Singapore’s GIC and Temasek have taken the unusual step of combining forces to back the take-over of Australia’s largest integrated power generator and energy retailer, with a view to supporting the country’s net zero goals.
Brookfield, along with GIC and Temasek, are set to acquire Origin’s Energy Markets business, with the intention of investing at least A$20 billion in 14GW of new build renewables and storage to slash the carbon footprint. The investment will enable the retirement of one of Australia’s largest coal-fired power generation plants, reduce emissions produced by the business by more than 70%, and would represent 20% of the new utility-scale renewables capacity required up to 2030. Origin’s integrated gas business, which owns a 27.5% stake in Australia Pacific LNG Project (APLNG), is being acquired by EIG’s MidOcean Energy.
The purchase agreement values Origin at an enterprise value of A$18.7 billion (US$12.4 billion), representing a 53.4% premium to the company’s unaffected share price. The Origin Board unanimously recommended shareholder approval.
The two Singaporean investors rarely invest in the same companies and when they do it is in venture capital funding rounds. This is believed to be the first deal in which the two investors, with a combined capital of nearly US$1 trillion, have joined forces in the acquisition of an infrastructure asset. However, Global SWF believes this will remain an exception as the two investors seek to maintain their distinct identities and mandates – unlike Canadian public pension funds and Abu Dhabi’s sovereign wealth funds that frequently join forces in infrastructure investments.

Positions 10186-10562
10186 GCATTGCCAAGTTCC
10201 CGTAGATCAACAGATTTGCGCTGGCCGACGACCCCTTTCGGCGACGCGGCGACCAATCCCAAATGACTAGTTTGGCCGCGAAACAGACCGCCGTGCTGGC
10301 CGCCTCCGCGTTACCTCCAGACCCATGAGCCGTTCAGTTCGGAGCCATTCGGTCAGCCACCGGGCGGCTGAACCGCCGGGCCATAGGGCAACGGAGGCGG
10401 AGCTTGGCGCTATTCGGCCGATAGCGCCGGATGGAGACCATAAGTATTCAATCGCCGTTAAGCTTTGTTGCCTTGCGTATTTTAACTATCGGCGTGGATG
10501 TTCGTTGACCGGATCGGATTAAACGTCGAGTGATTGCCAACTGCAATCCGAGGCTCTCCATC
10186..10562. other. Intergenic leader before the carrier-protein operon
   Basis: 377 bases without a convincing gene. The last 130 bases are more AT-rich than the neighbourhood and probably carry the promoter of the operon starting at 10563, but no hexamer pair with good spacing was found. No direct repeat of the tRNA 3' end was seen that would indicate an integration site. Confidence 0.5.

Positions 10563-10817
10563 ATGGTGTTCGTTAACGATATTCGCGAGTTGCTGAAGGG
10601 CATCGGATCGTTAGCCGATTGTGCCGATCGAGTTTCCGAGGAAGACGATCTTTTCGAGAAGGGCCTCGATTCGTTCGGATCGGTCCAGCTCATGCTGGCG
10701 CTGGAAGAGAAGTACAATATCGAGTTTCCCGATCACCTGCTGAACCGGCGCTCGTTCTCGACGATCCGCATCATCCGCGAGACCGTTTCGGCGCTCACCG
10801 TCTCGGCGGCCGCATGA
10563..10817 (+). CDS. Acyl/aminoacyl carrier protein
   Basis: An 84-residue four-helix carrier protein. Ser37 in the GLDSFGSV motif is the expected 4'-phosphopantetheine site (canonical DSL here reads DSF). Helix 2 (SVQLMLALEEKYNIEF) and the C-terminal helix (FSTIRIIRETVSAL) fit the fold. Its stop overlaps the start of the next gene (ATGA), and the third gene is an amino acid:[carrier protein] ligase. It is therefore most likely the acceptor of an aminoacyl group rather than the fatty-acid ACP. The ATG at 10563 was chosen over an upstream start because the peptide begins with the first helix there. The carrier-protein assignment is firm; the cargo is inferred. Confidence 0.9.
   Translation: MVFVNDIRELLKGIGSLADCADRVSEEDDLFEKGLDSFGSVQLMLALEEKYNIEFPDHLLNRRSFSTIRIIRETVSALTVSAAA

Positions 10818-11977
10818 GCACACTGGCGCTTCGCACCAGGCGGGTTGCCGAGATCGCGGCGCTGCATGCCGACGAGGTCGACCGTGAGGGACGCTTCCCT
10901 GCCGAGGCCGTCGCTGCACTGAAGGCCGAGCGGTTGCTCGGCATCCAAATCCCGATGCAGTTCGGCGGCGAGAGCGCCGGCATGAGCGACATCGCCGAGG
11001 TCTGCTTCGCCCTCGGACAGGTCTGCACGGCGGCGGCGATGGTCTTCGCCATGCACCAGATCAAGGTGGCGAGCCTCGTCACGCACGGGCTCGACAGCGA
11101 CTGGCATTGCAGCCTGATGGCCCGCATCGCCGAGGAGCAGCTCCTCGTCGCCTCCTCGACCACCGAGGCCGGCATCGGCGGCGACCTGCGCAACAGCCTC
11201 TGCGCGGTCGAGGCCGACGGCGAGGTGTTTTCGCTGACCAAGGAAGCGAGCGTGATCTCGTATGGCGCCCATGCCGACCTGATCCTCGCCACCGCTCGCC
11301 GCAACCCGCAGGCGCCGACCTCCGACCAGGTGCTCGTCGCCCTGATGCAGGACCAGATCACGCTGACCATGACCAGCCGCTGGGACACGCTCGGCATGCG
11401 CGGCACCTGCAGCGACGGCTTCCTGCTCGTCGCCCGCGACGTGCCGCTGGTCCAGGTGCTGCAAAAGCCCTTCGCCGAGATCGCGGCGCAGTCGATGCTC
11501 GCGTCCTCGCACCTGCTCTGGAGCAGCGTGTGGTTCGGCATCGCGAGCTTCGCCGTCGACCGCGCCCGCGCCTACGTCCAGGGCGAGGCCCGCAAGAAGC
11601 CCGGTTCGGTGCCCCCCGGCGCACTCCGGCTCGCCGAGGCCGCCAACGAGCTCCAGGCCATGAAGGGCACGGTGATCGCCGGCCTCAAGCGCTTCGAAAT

GIC has been aggressively pushing investments in Australia since it opened its new office in Sydney in June. Since it started investing in Australia in 2005, it has deployed around US$20 billion of capital, according to data from Global SWF. More than three quarters of that amount has been spent in properties, from hotels and malls to offices and student housing.
Australia’s burgeoning renewables sector is a key target of the Singaporean sovereign wealth fund. Last year, GIC made a major investment in InterContinental Energy (ICE), the developer of two hydrogen projects in Western Australia with combined capacity of 30 million tonnes per annum (mtpa) of ammonia from renewable sources.
ICE is one of the backers of the Western Green Energy Hub (WGEH) project, which plans to build 50GW of wind and solar generation capacity to power electrolysers to produce around 20mtpa of green ammonia, along with the Asian Renewable Energy Hub (AREH) that plans to install 26GW of renewables capacity to produce around 10mtpa of green ammonia. The Australian hydrogen projects represent a major portion of ICE's portfolio that also include ventures in Saudi Arabia and Oman. Its 200GW of onshore wind and solar capacity will enable production of more than 14mtpa of green hydrogen or 80mtpa of green ammonia.